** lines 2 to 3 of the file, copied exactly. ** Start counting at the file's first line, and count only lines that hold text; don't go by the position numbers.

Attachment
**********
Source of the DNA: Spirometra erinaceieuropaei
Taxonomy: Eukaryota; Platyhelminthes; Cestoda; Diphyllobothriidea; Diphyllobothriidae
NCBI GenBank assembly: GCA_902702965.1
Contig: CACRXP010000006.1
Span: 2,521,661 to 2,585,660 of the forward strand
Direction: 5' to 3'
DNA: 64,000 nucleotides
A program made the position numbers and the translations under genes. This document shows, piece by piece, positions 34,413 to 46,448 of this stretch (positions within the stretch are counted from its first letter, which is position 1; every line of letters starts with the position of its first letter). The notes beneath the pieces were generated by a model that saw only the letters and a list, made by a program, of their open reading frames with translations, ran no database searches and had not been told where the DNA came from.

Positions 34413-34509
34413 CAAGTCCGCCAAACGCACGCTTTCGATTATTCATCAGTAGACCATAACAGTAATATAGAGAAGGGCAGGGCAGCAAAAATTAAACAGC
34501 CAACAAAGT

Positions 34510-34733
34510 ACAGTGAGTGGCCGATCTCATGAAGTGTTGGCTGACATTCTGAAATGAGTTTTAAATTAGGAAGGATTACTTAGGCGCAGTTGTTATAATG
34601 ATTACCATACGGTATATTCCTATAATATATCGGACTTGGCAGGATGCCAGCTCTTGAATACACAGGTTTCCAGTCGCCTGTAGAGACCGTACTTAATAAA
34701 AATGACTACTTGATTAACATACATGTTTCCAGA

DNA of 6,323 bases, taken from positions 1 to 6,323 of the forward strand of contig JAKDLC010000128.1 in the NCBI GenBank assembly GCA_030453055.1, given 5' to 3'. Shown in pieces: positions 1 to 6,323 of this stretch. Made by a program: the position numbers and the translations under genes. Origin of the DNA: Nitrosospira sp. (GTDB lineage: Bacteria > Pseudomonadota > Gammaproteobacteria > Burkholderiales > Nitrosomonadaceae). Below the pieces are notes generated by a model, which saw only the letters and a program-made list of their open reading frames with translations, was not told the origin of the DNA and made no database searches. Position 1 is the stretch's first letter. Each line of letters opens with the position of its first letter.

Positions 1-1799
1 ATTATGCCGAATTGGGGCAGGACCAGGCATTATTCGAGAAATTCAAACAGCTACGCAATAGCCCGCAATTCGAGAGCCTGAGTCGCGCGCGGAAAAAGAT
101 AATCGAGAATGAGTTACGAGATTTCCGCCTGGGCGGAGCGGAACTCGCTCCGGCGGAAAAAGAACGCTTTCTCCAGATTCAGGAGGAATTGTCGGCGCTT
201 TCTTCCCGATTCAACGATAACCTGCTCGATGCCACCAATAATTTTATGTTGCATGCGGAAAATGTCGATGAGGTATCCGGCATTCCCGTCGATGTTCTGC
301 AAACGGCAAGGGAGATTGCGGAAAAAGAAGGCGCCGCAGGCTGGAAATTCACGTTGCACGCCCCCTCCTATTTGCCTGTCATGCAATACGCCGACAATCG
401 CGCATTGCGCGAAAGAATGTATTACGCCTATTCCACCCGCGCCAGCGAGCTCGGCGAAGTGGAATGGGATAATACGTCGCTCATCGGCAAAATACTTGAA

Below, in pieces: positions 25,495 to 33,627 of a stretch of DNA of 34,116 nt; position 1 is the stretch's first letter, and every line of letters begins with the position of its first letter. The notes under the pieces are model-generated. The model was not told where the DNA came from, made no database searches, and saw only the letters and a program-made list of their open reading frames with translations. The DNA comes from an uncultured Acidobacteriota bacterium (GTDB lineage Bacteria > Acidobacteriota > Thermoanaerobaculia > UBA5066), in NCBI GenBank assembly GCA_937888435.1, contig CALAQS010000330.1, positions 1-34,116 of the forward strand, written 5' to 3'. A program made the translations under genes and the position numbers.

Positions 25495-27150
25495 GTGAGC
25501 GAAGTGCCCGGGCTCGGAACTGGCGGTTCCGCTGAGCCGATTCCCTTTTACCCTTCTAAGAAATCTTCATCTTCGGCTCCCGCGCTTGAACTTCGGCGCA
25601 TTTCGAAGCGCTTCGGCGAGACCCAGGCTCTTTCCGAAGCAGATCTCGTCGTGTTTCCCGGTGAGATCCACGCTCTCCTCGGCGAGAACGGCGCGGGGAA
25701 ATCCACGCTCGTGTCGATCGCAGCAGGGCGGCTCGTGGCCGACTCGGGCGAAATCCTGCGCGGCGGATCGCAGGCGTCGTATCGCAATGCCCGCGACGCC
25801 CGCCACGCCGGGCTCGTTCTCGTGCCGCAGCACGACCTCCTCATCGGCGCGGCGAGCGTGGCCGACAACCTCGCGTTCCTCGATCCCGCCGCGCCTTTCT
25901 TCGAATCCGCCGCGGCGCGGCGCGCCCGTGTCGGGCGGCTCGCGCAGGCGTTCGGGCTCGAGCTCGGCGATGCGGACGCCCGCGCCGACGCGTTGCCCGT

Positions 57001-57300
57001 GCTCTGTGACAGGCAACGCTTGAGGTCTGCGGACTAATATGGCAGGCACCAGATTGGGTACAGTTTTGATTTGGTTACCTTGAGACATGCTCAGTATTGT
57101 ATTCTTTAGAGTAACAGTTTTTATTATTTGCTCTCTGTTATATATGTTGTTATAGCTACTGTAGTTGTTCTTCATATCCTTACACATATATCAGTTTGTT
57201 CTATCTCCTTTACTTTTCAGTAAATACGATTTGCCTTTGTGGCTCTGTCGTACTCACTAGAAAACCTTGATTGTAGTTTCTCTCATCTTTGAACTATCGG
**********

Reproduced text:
Taxonomy: Eukaryota; Platyhelminthes; Cestoda; Diphyllobothriidea; Diphyllobothriidae
NCBI GenBank assembly: GCA_902702965.1